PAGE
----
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Where are they now? The Flops and the Revelations of the US Open

The US Open 2015 was a memorable fortnight. Six weeks on, how are the most memorable players performing?

The Revelations

Benoit Paire – The enigmatic Frenchman stunned Kei Nishikori in Round One of the US Open and reached the last 16, his best ever performance in a Grand Slam. Only a few weeks before, Paire had picked up his first ATP title yet even after Flushing Meadows many were sceptical on whether his scintillating run would continue. And initially it looked as if the sceptics would be right, with Paire retiring in the first round of the St. Petersburg Open against Jerzy Janowicz towards the end of September, his first match since New York. But in Tokyo, his form would dismiss this as a mere blip. Beating Dimitrov, Baghdatis, Kyrgios and then Nishikori once again, he would reach the final of what is a big ATP 500. Here he would be dispatched comfortably by Stanislas Wawrinka, but that should not take anything away from the run that preceded it. In all his matches he prevailed over three sets; for a player who has gained a bit of a reputation for being mentally fragile, then that is a fact of some significance. Paire now sits at a career-high rank of 23 in the world, and is still fulfilling his revelatory role. He is seeded fifth for the Valencia ATP 250 which starts on Monday. It should also be noted he was suffering from an ankle injury in that Tokyo final.

Ranking after US Open: 32

Ranking Now: 23

Donald Young – He was one of the stories of the fortnight. Every grand slam has to oblige in cultivating a comeback king, and Young was the man to don that title in Flushing Meadows. Young, similar to Paire, has often been a player painted by the ‘mercurial talent’ brush. It was vital then that he backed up his Flushing Meadows success, with qualifying for the Tokyo Open.  The American would be felled in three sets in the first round by Marin Cilic though. Young also qualified for the Shanghai Masters, albeit as a lucky loser and then disappointingly lost to world #66 Victor Estrella Burgos. It has been a mixed bag for Donald Young since New York, but he has risen to #48 and will have the chance to really show the form that captivated the public for that first week at the US Open if he can set up a meeting with Borna Coric or Kevin Anderson in the second round of the Basel indoor tournament. He will face Swiss wildcard Henri Laaksonen in Round 1.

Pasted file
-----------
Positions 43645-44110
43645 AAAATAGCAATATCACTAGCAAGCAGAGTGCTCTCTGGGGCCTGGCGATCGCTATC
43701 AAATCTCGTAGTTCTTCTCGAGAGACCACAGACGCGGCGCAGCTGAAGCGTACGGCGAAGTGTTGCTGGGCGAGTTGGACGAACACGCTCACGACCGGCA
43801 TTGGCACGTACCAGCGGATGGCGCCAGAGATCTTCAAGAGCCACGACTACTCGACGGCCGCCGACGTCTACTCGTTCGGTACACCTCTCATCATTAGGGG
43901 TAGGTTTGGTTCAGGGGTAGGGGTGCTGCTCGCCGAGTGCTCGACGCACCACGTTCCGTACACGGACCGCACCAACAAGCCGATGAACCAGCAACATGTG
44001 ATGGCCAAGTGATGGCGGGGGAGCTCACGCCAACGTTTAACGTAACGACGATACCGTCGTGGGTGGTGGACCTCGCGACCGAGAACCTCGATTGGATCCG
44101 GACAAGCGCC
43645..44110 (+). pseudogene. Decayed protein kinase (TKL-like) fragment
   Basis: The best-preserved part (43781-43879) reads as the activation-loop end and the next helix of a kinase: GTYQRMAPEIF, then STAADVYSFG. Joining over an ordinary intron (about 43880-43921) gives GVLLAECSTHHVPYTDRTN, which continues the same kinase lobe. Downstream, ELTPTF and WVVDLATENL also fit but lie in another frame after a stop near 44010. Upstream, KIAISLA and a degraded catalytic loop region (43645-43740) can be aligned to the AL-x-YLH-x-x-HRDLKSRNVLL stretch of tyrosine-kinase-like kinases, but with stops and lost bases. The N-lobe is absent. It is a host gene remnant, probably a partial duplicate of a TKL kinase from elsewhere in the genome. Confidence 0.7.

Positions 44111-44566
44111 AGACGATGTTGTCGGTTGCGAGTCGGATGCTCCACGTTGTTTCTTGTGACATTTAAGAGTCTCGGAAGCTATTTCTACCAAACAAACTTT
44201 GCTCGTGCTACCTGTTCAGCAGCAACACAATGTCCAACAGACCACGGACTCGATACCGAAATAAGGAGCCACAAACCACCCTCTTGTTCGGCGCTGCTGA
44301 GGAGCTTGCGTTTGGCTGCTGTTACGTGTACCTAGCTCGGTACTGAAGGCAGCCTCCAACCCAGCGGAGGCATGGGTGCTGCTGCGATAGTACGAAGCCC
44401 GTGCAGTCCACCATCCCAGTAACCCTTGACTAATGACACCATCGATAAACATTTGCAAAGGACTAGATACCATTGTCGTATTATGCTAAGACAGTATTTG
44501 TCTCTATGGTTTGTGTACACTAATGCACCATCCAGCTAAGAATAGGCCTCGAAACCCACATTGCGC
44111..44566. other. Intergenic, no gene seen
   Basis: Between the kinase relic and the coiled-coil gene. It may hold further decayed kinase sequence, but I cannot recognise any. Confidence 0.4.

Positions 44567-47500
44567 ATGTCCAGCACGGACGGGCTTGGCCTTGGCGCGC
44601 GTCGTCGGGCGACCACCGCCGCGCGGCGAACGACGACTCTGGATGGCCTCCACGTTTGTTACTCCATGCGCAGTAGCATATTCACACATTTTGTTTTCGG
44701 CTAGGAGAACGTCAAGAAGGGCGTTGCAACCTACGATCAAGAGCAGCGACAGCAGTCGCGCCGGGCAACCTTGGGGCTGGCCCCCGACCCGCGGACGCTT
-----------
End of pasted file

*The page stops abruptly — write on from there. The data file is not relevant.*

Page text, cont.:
Ranking after US Open: 51

Ranking Now: 48

Johanna Konta – Sorry cynics, Konta has continued her astonishing form. Qualifying for the Wuhan Open, Konta strung together a series of incredible victories. First was 13th seed and 16 in the world Andrea Petkovic, then Victoria Azarenka (courtesy of a retirement from the Belarusian after Konta won the first set) and finally, most impressively, Simona Halep 6-3 3-6 7-5. It took an in form Venus Williams to stop her. Earlier this year, Konta had to ply her trade in ITF Challengers. Now at the end of the season she sits just inside the top 50, with former British #1 Anne Keothavong amongst others voicing their expectations that Konta will hit the top 20 next year.

Ranking after US Open: 58

Ranking Now: 46

Roberta Vinci – The Italian went one step better than Konta in Wuhan (despite losing in the first round of the doubles there – although it seems that this year her drop in the doubles has coincided with her rise in the singles), reaching the semis before being likewise defeated by Venus Williams in three sets. Vinci also competed in Beijing, beating Alison Van Uytvanck comfortably before losing to Bethanie Mattek-Sands in the last 16.